July 14, 2001

El Salvador's coffee industry reports $157 million in losses

                 SAN SALVADOR, El Salvador (AP) -- Falling coffee prices and harvests
                 lost to a pair of devastating earthquakes have cost El Salvador's coffee
                 industry $157 million in losses since October.

                 This country's struggling coffee farmers produced just 2.3 million 100-pound
                 (46-kilogram) sacks of coffee between October and June, down from the 3.4
                 million sacks they produced over the same period last year, Ricardo Espitia,
                 director of Salvador's Coffee Council, said at a Saturday press conference.

                 The production declines saw El Salvador export just 1.72 million sacks of
                 coffee, valued at $105.85 million -- a decline of almost $263 million from last
                 year's exportation revenues, Espitia said.

                 "This year we have had historically low prices and historically low harvests,"
                 Espitia said.

                 A magnitude-7.6 quake tore through El Salvador Jan. 13, costing the coffee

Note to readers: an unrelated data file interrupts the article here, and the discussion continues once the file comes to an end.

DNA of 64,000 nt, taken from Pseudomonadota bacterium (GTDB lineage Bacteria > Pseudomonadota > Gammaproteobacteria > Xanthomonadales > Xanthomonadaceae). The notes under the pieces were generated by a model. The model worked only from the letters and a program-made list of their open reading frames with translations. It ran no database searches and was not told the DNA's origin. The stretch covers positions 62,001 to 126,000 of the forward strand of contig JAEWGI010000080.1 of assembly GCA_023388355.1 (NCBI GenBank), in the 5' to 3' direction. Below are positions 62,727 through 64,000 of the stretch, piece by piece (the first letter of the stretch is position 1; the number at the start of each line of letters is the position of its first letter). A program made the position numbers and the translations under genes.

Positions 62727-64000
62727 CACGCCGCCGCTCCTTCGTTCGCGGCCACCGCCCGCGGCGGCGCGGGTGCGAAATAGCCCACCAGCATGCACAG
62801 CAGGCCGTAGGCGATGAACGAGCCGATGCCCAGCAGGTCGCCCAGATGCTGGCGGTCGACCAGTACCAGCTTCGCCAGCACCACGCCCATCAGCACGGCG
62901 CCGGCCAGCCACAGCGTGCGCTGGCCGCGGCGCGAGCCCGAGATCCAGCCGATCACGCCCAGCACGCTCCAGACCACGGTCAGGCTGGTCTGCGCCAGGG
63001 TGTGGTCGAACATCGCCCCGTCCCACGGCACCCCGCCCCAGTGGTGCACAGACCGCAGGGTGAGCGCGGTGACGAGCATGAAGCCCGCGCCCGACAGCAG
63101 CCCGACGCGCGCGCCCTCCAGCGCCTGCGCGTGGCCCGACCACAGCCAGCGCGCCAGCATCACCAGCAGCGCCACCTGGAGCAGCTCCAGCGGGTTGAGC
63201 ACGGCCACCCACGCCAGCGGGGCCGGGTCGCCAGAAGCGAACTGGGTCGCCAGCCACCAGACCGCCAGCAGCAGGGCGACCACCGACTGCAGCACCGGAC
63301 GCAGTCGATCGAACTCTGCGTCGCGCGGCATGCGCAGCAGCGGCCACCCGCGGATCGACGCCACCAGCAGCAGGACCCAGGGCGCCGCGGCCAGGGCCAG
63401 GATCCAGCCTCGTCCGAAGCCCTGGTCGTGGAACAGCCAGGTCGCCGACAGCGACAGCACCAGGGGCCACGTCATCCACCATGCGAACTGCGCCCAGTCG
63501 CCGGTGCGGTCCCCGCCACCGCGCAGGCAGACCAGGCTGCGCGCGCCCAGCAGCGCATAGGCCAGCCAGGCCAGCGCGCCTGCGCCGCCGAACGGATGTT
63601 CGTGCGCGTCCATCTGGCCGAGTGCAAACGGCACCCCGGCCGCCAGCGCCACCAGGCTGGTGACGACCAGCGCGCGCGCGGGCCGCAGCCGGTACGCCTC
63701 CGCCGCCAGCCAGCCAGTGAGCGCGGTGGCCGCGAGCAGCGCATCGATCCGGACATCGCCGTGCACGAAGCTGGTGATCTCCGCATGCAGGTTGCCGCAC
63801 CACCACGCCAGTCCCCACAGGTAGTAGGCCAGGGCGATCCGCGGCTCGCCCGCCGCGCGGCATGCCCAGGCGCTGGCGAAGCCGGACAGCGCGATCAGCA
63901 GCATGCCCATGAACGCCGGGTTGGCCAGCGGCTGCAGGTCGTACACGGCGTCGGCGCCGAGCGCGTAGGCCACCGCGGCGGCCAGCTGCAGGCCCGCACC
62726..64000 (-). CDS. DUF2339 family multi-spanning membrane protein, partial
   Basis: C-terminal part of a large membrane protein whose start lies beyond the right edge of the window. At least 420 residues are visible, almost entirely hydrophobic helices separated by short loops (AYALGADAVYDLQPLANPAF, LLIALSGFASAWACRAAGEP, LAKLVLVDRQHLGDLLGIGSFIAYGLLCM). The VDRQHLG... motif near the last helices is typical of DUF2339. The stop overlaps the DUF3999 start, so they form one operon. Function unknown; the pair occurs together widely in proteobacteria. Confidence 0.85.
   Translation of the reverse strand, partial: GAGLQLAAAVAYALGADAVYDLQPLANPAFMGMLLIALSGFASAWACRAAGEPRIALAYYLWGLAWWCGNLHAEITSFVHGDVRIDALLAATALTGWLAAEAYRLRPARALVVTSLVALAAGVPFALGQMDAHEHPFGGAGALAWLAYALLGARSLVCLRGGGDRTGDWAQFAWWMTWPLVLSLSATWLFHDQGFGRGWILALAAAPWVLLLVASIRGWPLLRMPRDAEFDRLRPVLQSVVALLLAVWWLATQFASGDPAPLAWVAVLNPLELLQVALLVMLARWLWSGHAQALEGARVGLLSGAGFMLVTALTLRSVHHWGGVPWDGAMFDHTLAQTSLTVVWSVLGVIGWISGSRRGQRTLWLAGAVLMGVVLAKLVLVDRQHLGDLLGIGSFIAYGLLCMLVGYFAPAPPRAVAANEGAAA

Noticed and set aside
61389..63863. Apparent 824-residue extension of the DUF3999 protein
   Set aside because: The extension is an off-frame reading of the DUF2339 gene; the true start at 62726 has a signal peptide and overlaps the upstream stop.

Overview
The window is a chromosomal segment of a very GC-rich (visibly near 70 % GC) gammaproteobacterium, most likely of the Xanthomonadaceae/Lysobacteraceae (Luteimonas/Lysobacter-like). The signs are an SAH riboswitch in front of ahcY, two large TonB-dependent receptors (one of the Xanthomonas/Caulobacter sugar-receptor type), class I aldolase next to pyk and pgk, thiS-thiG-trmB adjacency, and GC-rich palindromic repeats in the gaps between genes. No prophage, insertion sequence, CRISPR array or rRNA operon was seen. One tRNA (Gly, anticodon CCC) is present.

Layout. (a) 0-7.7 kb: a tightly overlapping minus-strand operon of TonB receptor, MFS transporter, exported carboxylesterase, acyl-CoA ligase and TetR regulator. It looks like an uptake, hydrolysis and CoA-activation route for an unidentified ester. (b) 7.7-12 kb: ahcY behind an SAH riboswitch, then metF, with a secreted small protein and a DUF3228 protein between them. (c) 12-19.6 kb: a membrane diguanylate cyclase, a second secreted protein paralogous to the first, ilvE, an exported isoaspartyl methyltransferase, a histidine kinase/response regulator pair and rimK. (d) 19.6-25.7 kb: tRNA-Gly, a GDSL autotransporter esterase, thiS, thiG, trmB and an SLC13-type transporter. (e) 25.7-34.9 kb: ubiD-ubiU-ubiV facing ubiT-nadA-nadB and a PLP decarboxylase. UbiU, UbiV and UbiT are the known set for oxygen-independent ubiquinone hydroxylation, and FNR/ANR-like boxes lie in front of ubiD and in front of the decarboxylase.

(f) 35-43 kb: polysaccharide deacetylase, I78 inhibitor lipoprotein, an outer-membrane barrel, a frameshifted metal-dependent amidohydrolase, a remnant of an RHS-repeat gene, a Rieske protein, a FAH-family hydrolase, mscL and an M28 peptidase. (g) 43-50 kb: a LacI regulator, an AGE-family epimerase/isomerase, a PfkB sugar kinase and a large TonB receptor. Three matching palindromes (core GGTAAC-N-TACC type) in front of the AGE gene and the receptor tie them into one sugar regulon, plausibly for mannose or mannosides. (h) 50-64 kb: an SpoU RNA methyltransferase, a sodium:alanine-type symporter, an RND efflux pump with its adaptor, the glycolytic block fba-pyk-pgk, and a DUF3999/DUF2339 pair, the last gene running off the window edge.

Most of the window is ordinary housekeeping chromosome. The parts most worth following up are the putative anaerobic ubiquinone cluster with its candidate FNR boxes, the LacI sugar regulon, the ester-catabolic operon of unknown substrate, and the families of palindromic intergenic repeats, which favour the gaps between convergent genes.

industry $100 million in lost harvests, Espitia said. Another strong tremor
                 rocked the region a month later, destroying an unknown number of other
                 harvests, he said.

                 The international price of coffee keeps setting record lows, falling this week to
                 $90 per sack, Espitia said.

                 In response to the losses, Salvadoran coffee producers will trim their
                 production of low-quality coffee by 5 percent. Overproduction of low-quality
                 coffee in Vietnam and across Southeast Asia may eventually force El Salvador
                 to abandon the low-priced coffee market altogether, he said.

                 El Salvador's top export, coffee employees 135,000 people here, a tally
                 representing one-seventh of this country's workforce.

                   Copyright 2001 The Associated Press.